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University of Minnesota Extension

4-H clover Exploring home kitchens, food and nutrition through 4-H

More than a dozen youth and adults gathered their ingredients, fired up their grills and logged into the 4-H Grilling Club Zoom meeting on a recent Thursday afternoon. Together they made stuffed bratwursts and a banana chocolate peanut butter pie.

“Think of how you can get creative,” Amy Wadding, University of Minnesota Extension 4-H educator in Freeborn County, told them. “You can cut your brat differently than we are. You can stuff your brat with different things. Remember, you are in control of your kitchen. You are in control of what you can handle.”

Food projects have always been popular with 4-H groups, but the chaos of 2020 has created an even greater interest, even though programs had to be moved from in-person to online.

More than 400 youth participated in 4-H food and nutrition programs between March and June. 

“The thought process before COVID was that all the kids need to show up in a home economics type room, and that we all cook supper together in that one room,” says Wadding. The new online teaching style has some definite benefits. By cooking in their own homes, for example, youth learn how their stoves and grills work. 

4-H Supper Club and Grilling Club

Wadding and Tracy Ignaszewski, Extension 4-H educator in Steele County, teach youth how to cook supper in the kitchen or on the grill. While Ignaszewski demonstrates the steps, Wadding watches to make sure no one gets overwhelmed or left behind.  

Zoom meeting screen showing brats and other foods
When the screens start showing participants' food is almost ready, it's time to say goodbye and eat with family.

“And at all times they should be paying attention to their fingers,” says Wadding. “Safety is number one.”

Participants cook noodles, brown hamburger meat and cut cucumbers. They have also learned how to use their grill and avoid cross contamination. Just as importantly, they are learning how to relax and enjoy cooking.

“They hang out. They cook. They talk,” says Wadding. “And when supper is ready, they are good to go. They wave at the camera and tell us goodbye.”

Healthy Sprouts

See article and photos of Healthy Sprouts in the Duluth News Tribune.

Before food can be eaten, it must be grown. The Healthy Sprouts 4-H program teaches youth how to care for soil, plant seeds and grow a healthy garden. Agricultural experts share information about different job opportunities every week.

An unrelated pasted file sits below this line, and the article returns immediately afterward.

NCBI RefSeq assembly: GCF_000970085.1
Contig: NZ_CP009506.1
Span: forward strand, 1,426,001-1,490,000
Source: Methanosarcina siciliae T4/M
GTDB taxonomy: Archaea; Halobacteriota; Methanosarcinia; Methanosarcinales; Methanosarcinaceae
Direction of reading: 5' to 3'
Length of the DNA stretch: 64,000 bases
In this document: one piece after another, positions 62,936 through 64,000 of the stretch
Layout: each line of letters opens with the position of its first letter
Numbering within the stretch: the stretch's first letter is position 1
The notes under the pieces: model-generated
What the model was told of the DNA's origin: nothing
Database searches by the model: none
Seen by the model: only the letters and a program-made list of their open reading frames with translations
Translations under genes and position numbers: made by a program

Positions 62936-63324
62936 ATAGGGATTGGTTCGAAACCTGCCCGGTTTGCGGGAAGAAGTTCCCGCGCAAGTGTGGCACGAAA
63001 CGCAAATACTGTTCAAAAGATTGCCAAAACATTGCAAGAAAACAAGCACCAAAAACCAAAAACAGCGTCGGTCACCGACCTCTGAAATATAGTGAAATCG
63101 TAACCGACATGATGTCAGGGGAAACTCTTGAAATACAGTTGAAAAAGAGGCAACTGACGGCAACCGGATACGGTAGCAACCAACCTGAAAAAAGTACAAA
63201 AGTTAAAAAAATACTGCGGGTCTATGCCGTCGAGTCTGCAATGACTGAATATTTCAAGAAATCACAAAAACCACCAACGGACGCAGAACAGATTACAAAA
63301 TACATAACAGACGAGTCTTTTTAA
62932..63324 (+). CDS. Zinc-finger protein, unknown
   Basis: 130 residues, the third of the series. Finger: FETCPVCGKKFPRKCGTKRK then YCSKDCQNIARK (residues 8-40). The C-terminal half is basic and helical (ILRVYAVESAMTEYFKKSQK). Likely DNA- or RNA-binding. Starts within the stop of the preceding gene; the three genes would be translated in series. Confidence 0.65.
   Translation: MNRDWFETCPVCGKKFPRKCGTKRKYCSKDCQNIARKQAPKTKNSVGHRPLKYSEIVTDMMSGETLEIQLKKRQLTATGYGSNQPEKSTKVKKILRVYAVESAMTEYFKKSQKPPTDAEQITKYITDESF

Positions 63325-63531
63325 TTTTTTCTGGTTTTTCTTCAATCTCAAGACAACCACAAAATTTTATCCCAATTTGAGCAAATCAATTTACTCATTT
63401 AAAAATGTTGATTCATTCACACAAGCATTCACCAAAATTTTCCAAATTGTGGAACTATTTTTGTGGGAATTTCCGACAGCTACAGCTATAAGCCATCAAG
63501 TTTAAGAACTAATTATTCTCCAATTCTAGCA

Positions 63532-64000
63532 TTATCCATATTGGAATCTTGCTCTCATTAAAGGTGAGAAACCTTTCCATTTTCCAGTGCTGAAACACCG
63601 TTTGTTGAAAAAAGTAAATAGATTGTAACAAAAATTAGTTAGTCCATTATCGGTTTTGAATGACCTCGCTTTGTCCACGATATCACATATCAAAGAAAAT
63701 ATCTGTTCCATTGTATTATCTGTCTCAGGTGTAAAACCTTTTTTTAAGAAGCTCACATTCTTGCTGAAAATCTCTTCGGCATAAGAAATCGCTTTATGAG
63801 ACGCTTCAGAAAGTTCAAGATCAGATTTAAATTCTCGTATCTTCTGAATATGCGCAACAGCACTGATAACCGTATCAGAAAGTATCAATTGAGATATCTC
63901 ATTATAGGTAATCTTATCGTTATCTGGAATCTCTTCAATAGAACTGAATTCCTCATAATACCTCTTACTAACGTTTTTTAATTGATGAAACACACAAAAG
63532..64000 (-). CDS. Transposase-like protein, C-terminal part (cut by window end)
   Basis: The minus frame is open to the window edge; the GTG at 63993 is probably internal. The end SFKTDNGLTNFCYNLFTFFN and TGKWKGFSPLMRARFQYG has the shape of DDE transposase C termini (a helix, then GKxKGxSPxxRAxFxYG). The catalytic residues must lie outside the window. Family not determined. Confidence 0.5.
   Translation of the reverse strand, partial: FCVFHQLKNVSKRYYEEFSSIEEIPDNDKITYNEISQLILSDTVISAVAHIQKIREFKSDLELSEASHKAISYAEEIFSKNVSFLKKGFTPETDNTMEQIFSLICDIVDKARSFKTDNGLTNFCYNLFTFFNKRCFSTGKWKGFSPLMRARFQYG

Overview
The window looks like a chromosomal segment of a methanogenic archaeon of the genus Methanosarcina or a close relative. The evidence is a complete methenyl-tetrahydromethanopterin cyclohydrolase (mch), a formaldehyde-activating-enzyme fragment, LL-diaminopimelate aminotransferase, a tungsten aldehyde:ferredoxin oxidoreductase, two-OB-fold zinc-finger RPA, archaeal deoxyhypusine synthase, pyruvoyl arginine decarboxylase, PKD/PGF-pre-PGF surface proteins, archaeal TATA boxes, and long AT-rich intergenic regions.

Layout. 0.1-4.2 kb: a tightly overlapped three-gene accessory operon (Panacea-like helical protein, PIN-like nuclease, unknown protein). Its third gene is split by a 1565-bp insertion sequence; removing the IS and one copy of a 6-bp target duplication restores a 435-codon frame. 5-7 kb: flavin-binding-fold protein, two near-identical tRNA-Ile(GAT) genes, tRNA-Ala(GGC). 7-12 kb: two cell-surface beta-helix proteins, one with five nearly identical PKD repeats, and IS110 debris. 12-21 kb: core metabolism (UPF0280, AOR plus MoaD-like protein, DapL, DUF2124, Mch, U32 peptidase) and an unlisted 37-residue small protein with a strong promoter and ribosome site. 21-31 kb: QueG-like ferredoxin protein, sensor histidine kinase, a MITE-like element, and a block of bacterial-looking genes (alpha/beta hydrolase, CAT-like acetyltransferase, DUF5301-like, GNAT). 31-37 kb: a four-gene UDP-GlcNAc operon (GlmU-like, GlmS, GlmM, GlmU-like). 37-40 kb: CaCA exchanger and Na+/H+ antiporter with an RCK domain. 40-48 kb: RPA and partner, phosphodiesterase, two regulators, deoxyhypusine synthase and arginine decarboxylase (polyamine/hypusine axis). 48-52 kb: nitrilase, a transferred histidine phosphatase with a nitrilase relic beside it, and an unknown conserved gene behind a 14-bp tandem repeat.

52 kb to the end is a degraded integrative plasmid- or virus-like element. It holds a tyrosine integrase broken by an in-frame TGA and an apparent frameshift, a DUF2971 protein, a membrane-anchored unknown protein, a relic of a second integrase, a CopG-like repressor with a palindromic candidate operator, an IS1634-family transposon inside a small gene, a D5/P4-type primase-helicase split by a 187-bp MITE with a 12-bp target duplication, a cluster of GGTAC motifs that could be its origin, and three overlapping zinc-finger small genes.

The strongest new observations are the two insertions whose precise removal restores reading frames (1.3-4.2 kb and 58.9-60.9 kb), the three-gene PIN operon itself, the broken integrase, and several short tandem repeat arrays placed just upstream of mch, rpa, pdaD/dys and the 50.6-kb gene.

Girl in pink shirt juggles a small pumpkin outdoors in garden
4-H educators provide suggestions, but youth participants make their own choices of what to grow.

“There is a huge movement with the pandemic where people want to feel food secure in their own lives,” says Nicole Kudrle, Extension 4-H educator in North St. Louis County. “Our local greenhouses can’t keep things in stock. People want to grow their own food.”

4-H has been running Healthy Sprouts for three years. Youth would meet and care for a personal garden bed in the Virginia greenhouse or the MN Discovery Center in Chisolm. Now that the program is online, they are growing gardens at home.

“We gave them a suggestion list, but we allowed them to pick whatever they wanted,” says Kudrle. “We have the whole gamut – tomatoes, peas, strawberries, beans. We have some kids growing popcorn. We hope they will donate any excess food to local food shelves.”

By offering the program online, Extension was able to expand the audience from a limit of 20 from the immediate area to 70 from several counties.

Tasty Tuesdays

Child buttering whole grain bread
Families may not be dining out at restaurants, but dinner can be special with a loaf of homemade warm bread on the table.

With a little bit of knowledge, young people can make everything from bread to salad dressing to seasoning packets at home.

Suzanne Sousa, Extension 4-H educator, presents the Tasty Tuesday program in Big Stone, Lac qui Parle and Pope Counties. She records all the Tasty Tuesdays sessions, so participants can watch them again and pick up on things they may have missed the first time through.

“When kids make their own food, it is enticing,” says Sousa. “Maybe they don’t like ranch dressing, but they may be more willing to try it if they can make it themselves. They can also see the reward of what comes out of the oven, and know that they made it.”


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